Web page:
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Sunday, July 22, 2018

‘The American Dream’

Victor Vidales Phoenix Arizona Real Estate Almost 4 years ago on May 27, 2007 my mother-in-law Eugenia Barrera became a citizen of the United States of America. Her story is one of risk, resiliency and hope. I feel it is important to tell her story over and over again due to the positive impact it has had on our family and community.

Her story has never been more relevant. If you read the local or even national daily headlines it won’t take you long to find stories about immigration reform, SB1070, Birther Bill or removal of Ethnic Study Programs in our schools. These discussions have created division in our community and continue to grow in controversy.

Back in May of 2007 I was happy to arrive at the Sandra Day O’Connor United States Courthouse building in Downtown Phoenix around 11:20am. I recall how amazing it was to see all the people once I entered the atrium of this architectural gem. As I approached the crowd I could see smiles on the faces of many in this diverse group. I saw people from all over the world: China, India, Africa, Europe, Brazil, Korea and Mexico. These people where at this event for a special reason: they and their families were about to witness approximately 125 people become U.S. citizens.

I was there to support a phenomenal woman, my mother-in-law Eugenia. She is a true inspiration to my family and me. Her life story is remarkable and is worth sharing. In 1974, Eugenia Barrera moved to the United States undocumented from Mexico. She immediately began her first job in Arizona as a nanny and housekeeper. She was employed by a young husband and wife who were both schoolteachers. She later moved to Yakima, Washington where she found her siblings and cousins who also now lived in the United States.

Barrera has stated, “My family was the key to my survival”. Working the hops fields, apple and cherry orchards, she found support with her tightly knit family and began working with them as an agricultural laborer.

After two years, she moved to Ontario, Oregon and continued working in agriculture. She worked in the onion fields first and then moved into working in multiple warehouses including Ore-Ida making tater tots and fries.

Barrera gave birth to the first of three daughters in 1975. In that year the United States was granting documentation to those who had U.S. born children. Even then, public aid was only offered to the child and not the documented worker. In 1976, legal aid was given to help with the application process for legal residency. This was a major milestone in Eugenia’s life, as she was now one step closer to achieving her life goal of becoming a U.S. Citizen. In 1977 her residency was granted and all the documentation was finally completed in 1981.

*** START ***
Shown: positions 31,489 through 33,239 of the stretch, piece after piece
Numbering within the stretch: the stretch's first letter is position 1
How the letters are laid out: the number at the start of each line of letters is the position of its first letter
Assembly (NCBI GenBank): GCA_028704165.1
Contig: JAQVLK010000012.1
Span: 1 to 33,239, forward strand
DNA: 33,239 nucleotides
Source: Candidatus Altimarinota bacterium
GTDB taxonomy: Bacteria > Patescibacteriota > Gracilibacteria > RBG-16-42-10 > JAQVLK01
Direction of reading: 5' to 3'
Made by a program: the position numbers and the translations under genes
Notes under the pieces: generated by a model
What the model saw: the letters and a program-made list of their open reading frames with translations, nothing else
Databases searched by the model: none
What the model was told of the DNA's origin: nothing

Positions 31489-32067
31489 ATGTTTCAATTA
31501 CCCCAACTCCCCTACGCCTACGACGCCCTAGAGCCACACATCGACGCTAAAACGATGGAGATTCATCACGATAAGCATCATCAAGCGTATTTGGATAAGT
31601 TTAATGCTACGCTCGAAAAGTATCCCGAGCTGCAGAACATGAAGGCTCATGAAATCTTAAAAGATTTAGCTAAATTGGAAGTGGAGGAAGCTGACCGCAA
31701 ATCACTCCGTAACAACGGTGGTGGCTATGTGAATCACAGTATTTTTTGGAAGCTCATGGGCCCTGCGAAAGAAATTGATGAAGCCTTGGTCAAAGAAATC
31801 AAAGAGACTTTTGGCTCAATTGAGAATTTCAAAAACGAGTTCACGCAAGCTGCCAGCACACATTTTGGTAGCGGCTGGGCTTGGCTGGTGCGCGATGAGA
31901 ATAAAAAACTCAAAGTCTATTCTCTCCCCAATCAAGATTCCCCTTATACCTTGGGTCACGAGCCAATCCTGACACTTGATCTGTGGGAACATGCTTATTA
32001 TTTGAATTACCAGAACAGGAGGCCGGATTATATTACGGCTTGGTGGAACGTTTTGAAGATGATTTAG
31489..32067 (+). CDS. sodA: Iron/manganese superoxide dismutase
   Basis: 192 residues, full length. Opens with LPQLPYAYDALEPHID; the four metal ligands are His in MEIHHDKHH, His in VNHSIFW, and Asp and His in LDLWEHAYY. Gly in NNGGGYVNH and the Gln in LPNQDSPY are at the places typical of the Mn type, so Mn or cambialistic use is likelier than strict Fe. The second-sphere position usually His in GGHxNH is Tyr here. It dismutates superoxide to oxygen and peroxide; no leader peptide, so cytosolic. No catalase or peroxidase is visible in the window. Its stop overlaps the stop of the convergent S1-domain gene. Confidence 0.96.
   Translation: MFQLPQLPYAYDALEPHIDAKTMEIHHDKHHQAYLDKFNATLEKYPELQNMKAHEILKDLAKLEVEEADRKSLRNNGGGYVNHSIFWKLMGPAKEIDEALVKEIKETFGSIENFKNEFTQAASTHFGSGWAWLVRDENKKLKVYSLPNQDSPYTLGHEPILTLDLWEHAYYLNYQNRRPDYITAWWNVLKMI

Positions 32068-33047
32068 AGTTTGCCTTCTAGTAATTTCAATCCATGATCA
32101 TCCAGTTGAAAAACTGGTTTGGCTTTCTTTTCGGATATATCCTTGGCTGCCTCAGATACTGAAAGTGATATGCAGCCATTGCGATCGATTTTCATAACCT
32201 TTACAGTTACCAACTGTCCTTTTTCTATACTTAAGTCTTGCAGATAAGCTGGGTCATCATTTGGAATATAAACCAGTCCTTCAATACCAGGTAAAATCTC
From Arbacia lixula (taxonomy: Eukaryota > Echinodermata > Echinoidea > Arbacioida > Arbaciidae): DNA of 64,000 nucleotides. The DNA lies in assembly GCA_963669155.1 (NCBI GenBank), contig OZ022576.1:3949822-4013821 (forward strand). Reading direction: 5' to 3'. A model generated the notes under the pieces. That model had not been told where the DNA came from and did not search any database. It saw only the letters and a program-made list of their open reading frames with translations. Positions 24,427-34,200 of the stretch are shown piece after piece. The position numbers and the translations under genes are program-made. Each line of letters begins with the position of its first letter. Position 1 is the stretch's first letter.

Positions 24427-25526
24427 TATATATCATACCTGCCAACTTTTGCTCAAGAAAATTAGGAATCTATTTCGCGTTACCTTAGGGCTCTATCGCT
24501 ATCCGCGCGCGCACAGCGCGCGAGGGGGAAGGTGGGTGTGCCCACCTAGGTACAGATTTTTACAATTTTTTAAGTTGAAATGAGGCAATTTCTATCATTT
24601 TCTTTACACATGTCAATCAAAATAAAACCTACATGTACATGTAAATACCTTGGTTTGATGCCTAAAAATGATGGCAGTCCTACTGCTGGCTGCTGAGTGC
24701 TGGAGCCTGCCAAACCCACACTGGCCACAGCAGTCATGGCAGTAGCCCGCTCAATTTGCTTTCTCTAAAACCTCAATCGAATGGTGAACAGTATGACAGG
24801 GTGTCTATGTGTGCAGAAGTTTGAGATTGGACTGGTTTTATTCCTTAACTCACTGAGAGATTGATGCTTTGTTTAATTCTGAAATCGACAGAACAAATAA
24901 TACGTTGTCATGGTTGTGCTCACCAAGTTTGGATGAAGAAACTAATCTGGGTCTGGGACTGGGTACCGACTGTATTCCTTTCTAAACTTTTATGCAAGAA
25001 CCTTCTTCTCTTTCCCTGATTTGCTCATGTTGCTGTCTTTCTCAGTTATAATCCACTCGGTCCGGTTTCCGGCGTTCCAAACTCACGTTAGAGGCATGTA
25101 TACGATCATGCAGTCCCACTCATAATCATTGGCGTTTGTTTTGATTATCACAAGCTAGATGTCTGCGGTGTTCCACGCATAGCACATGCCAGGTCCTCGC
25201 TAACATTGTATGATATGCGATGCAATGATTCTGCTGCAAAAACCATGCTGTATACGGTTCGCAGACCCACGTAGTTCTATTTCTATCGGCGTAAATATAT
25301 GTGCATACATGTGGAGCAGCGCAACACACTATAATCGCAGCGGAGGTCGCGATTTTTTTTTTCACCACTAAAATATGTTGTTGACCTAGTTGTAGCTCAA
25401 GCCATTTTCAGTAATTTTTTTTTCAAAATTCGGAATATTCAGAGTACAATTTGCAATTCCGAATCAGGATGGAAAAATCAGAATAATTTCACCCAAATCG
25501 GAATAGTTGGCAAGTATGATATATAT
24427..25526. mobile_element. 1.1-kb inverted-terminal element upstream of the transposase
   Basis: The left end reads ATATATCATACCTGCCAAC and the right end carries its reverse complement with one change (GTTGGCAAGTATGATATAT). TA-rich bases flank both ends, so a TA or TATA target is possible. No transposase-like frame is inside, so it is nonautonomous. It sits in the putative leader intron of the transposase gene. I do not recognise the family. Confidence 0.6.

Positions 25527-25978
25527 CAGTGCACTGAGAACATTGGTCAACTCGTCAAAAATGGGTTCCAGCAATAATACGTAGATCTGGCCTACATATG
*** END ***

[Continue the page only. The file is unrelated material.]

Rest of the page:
Barrera moved to Arizona with her three children (all girls) in 1983. She went back to work in the fields: it was the easiest job to get at the time considering her limited but ever increasing grasp of the English language. She quickly moved from the fields and the grueling sun and began working at a local meat packing plant in Tolleson where she was employed for six years.

Being a single parent, she struggled to make ends meet, but in due time her persistence led her to become a homeowner as well to start her own business in 1994. Her business was making and selling tacos, something she does very well. In a short five years, by 1999, Barrera had opened her very own restaurant on 22nd Street and McDowell.

In 2000 she helped organize Union Pochteca who went on to create legislation to secure the rights of mobile food vending businesses in the Greater Phoenix Area. She also became a partner with Stockholders in an LLC by the name of Union Pochteca that created a commissary so that mobile food vendors had a place to maintain and grow their businesses. She now resides in Laveen, where she raises her horses, goats, chickens and amazing garden and is still actively working at her first Taqueria on 3rd Street and Bukeye Rd.

During all of this she had to raise three daughters. Her work ethic and loyalty to family and community has rubbed off on all three. Her oldest, Monica, is an ASU graduate and also holds her Master’s degree in education and currently works in Los Angeles as a 9th grade English teacher. Tina,my wife also graduated from ASU and holds a Master’sdegree in Reading through NAU; she also worked five years as an elementary school teacher. The youngest, Marissa, is a graduate from Phoenix College nursing program and is a R.N. at St. Joseph’s Hospital. All three daughters credit their pursuit of a higher education to their mother’s encouragement to make the most of their opportunities as citizens of this great country.

It took her 32 years to standnext to some of the proudest Americans you could ever hope for. Though the journey to becoming a U.S. citizen was a struggle, she eventually reached her “Logro” which is Spanish for achievement. She achieved what she thought to be impossible.

As I reflect on this story, I am inspired by Eugenia and the risk she took to become a U.S. Citizen and the effort it took to fulfill her “American Dreams.” I can only hope that President Barack Obama and his administration make a true effort to change the immigration laws and create pathways to citizenship for illegal immigrants like Eugenia.

Phoenix has an opportunity, and although it may be difficult, we can become the first Great city of the 21st Century by embracing and supporting the newest of citizens to our great country



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